The Number One Core Exercise for Runners

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2017 YMCA Turkey Trot

Running is one of the most physically demanding things we ask our bodies to do. Upon impact, we subject our joints and muscles to almost three times of our body weight with each step. Multiply that by the 8000 steps you will take during this year’s Turkey Trot and it can be quiet a beating. Want to know the best way to minimize the effect of all that impact?

You guessed it, STRENGTHEN YOUR CORE!

Your core is your first building block needed while running. Think of your core as the foundation of the home. It does not matter how strong you build the roof, windows, or walls because if your foundation is crumbling, everything else will too. I realize that sounds a bit dramatic, but I cannot stress to you enough the importance of supplementing your running with a few minutes of core strengthening.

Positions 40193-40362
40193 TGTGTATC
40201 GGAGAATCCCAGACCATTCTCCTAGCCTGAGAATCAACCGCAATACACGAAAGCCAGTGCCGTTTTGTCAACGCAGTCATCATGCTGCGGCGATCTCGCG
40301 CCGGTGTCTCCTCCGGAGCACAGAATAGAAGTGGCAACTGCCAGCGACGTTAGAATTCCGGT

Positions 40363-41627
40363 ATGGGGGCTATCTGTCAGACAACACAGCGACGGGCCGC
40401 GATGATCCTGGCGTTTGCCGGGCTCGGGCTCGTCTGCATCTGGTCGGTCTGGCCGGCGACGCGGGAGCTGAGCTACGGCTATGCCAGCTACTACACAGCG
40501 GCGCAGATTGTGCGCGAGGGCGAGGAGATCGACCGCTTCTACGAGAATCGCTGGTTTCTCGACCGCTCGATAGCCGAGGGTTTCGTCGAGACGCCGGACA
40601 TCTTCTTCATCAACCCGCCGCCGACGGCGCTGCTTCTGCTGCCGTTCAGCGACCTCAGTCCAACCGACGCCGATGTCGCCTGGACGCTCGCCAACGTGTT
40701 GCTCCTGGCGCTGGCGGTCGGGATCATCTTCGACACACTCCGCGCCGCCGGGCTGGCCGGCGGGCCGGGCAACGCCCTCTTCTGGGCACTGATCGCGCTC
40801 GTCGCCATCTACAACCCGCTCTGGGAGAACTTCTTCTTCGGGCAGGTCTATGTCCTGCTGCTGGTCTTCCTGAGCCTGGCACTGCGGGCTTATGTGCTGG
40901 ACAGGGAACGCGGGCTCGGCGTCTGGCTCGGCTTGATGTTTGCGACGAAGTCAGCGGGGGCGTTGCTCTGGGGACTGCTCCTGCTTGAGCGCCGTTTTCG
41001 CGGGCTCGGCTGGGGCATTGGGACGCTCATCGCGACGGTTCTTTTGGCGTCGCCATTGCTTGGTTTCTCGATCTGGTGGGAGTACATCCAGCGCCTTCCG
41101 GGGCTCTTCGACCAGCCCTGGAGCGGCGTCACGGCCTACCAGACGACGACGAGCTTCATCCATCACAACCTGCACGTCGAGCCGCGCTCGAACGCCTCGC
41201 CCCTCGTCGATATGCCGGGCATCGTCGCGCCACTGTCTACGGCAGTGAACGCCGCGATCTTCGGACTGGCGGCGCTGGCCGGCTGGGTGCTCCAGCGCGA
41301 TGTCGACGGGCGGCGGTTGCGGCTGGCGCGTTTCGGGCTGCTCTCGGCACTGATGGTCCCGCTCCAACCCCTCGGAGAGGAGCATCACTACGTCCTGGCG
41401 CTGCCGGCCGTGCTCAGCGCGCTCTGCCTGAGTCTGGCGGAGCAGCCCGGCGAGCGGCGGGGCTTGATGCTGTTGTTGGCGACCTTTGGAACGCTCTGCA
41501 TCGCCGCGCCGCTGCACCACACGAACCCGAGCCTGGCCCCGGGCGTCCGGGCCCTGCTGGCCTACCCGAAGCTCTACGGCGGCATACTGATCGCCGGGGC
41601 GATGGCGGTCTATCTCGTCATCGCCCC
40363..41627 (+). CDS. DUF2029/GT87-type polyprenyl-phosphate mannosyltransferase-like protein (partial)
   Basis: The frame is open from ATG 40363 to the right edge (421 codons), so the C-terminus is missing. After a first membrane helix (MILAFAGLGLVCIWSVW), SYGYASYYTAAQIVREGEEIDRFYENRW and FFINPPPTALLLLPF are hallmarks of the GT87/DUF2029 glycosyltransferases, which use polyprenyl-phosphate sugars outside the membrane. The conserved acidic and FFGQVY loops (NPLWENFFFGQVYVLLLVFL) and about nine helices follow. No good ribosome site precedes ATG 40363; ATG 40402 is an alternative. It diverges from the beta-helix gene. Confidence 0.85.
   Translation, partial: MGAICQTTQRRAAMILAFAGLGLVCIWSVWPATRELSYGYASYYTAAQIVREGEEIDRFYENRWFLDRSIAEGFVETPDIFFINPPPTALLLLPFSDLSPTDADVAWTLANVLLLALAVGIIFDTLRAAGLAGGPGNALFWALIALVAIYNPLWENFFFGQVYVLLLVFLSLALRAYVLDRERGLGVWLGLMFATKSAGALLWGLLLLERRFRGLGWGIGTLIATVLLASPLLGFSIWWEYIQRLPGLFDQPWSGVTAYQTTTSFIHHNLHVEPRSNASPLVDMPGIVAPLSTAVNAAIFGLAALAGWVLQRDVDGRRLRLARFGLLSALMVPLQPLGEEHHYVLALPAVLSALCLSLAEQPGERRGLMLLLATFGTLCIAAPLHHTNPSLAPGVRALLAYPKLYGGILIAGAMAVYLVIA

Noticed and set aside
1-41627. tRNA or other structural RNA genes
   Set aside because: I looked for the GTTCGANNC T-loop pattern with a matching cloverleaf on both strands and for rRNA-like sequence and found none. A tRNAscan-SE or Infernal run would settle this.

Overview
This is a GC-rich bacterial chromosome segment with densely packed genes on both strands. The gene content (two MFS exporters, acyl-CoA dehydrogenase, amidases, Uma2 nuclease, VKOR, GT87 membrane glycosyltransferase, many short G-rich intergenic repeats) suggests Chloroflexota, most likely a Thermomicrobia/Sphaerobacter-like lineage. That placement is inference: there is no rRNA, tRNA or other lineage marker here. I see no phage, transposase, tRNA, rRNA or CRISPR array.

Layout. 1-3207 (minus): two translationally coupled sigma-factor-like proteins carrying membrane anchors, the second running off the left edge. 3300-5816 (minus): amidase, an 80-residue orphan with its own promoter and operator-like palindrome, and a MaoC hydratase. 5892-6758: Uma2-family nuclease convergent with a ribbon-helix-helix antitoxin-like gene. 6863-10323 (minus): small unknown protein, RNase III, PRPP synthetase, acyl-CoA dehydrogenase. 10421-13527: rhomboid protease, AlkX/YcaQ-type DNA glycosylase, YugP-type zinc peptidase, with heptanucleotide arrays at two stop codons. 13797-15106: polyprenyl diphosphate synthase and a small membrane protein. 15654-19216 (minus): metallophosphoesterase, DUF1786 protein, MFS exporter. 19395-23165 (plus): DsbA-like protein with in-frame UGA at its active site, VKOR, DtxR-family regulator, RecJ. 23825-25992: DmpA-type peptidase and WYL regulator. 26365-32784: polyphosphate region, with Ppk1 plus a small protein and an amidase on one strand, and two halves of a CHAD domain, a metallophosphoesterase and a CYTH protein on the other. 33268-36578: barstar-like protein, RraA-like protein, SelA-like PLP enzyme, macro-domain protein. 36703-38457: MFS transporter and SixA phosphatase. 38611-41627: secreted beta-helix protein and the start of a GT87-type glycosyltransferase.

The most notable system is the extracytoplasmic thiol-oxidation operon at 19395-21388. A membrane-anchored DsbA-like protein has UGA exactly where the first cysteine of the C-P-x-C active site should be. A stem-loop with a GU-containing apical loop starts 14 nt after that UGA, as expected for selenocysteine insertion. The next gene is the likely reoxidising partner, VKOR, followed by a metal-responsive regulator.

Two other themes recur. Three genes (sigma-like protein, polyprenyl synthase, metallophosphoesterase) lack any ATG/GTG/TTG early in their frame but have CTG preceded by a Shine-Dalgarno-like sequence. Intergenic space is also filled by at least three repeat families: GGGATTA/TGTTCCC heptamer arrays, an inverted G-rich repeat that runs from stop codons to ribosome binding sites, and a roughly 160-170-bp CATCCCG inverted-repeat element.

The key the maximizing your efforts while minimizing your injury risk is to make your strength routine “sport specific.” The good news is your days of countless crunches and sit-ups are over. Forcefully flexing through your spine (A.K.A performing a sit-up) is not something you do while running. During impact, your core helps to keep your spine straight or neutral (A.K.A performing a plank).

Don’t forget to strengthen your lower abdominals as well! While sit-ups mainly target your upper abdominals, planking or mountain climbers will target your lower abdominals. While running, your leg extends backward, acting as the primary driver to propel you forward. Your lower abdominals help to keep your spine in neutral and control that backward propulsion. Without the lower abdominal muscles controlling that backward motion, the spine will get yanked around (Red Flag Alert: injury looming).

Want to know which exercises will be the most effective for you?

Check out the video below!


References
1. Leetun D, Ireland ML, Willson J, Ballantyne B, Davis IM. Core Stability Measures as Risk Factors for Lower Extremity Injury in Athletes. Med Sci Sports Exerc. 36(6):926-934, 2004.

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